The Pro Series RB2 Weight Distribution, part # 49570, and all weight distribution systems work to spread the tongue weight of the trailer to the vehicle and trailer axles and level the rear of the vehicle for safer towing. This is accomplished by using the leverage applied by the spring bars to transfer the weight. When weight is applied to the spring bars the spring bar is actually pulling down on the trailer frame at the attachment brackets and pushing up on the weight distribution head that i view full answer...
Using a weight distribution system is a good way to maximize towing safety. A weight distribution system transfers the load at the rear of the vehicle to all of the axles of the vehicle and the trailer. With the load distributed to all of the axles that will level off the vehicle and improve the performance and safety.
You will want to choose a weight distribution system that will have a tongue weight range that will be able to handle the trailers tongue weight. Tongue weight is 10 to 15 per view full answer...
A good rule to follow when deciding whether or not to use weight distribution is to remember that weight distributing systems should be used any time the trailer weighs more than 50 percent of the tow vehicles weight. So with the trailer at almost 2,000 pounds, and a vehicle of at least 2,000 pounds loaded on it, you are looking at about 4,000 pounds. Since the 2010 Toyota Tundra can weigh as much as 5,660 pounds, I would say that weight distribution would be a good idea for your application.
view full answer...
The next step up in capacity from the 600 to 1,200 pound weight distribution systems like the Pro Series RB2 Round Bar Weight Distribution Kit with Shank, # 49570, would be an 800 to 1,500 pound system. For weight distribution only, I recommend the Reese Weight Distribution w/out Shank - Trunnion Bar, # RP66131. This system can use the same shank, # RP54970 (not included), as the 49570 system. I have included a link to the installation details and a video review below.
For a system with sway view full answer...
According to the research I have done, the 2003 Chevy Blazer had a max towing capacity of 5,700 pounds (2-door, 2 wheel drive LS model which had the highest). The trailer hitches we offer for the Blazer have a max towing capacity of 6,000 pounds when using weight distribution. I recommend checking the owners manual or contacting a Chevy dealer to determine the official towing capacity of your Blazer before towing.
When choosing a weight distribution system, you will want one that has a tongue view full answer...
I do have a solution for you, but the weight distribution system that you have, Pro Series Weight Distribution, part # 49570, will not work with a Dual Cam Sway Control System. The reason the Pro Series Weight Distribution # 49570 will not work is because the end of the bars that would attach to the dual-cam sway control system are straight and do not have a bend that is needed for a dual cam sway control system.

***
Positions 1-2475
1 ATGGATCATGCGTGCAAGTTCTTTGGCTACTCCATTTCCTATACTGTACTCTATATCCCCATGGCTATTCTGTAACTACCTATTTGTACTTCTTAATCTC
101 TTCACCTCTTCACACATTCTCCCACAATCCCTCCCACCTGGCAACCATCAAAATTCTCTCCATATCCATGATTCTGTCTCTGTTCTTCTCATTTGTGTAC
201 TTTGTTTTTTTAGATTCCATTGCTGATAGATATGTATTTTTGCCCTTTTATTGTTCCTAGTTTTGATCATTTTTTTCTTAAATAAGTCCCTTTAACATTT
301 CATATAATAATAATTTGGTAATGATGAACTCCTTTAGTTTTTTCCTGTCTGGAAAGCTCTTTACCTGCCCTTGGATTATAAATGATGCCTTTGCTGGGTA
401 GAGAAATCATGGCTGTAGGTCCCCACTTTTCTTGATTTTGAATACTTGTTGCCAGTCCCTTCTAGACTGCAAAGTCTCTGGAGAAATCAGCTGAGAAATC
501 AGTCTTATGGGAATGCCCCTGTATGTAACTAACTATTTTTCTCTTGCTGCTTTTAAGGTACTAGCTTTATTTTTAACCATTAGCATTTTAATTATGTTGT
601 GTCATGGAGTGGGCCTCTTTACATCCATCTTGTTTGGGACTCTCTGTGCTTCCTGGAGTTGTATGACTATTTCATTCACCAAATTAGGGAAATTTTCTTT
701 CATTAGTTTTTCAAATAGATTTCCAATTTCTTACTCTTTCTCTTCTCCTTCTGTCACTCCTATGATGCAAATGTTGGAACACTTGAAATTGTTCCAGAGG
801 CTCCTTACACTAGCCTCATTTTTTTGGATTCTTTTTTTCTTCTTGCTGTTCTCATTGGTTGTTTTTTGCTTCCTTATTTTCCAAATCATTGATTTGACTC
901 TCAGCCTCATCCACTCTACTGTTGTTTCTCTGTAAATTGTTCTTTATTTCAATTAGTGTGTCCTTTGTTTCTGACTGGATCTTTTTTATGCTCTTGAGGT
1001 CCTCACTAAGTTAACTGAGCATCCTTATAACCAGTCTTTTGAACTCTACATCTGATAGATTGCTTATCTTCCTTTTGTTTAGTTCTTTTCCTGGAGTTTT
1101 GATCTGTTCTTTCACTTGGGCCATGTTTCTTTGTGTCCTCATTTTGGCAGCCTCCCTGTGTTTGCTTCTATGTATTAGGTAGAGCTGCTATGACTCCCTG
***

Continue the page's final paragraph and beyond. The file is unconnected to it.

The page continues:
There are 2 options you have to add a dual-cam sway control system to your towin view full answer...
On a trailer with a V-Nose you cannot use the standard weight distribution systems with the chain hangers for the spring bars that go over the top of the trailer frame, but a simple bracket switch, and you can use a weight distribution system.
Traditional chain hanger brackets go over the top of the frame, but a V-Nose trailer cabin sits on the top of the frame where the brackets need to go. So, the solution is to use the Reese Side-Mount Chain Hangers, like part # RP58305, instead of the inc view full answer...
When choosing a weight distribution system you will want one that has a tongue weight capacity range that encompasses the trailer tongue weight, loaded and ready to tow. The tongue weight of a trailer should be between 10 and 15 percent of the gross trailer weight.
You also want to consider whether or not you want sway control. I recommend it especially if you tow the trailer frequently or at highway speeds. There are 2 types of sway control, friction and dual-cam. Friction sway control works view full answer...
The first thing you will need to do is check with Jeep to determine what the towing capacity is for certain. Next, you will want to get an accurate weight for the boat and trailer. Once you have those numbers we will be able to know what is safe for you to do with your trailer.
In some states you are required to have trailer brakes on trailers that weigh over a certain amount. You will want to check with your local DOT to see what, if any, regulations are in place for trailer brakes. A simple view full answer...
You are justified in being concerned about the loaded weight of your 1994 ABI Award camper trailer when towing with a 2008 Honda Pilot. I would recommend using a weight distribution system that includes sway control, due to the light weight of your vehicle and being near the vehicle gross towing capacity with the trailer fully loaded.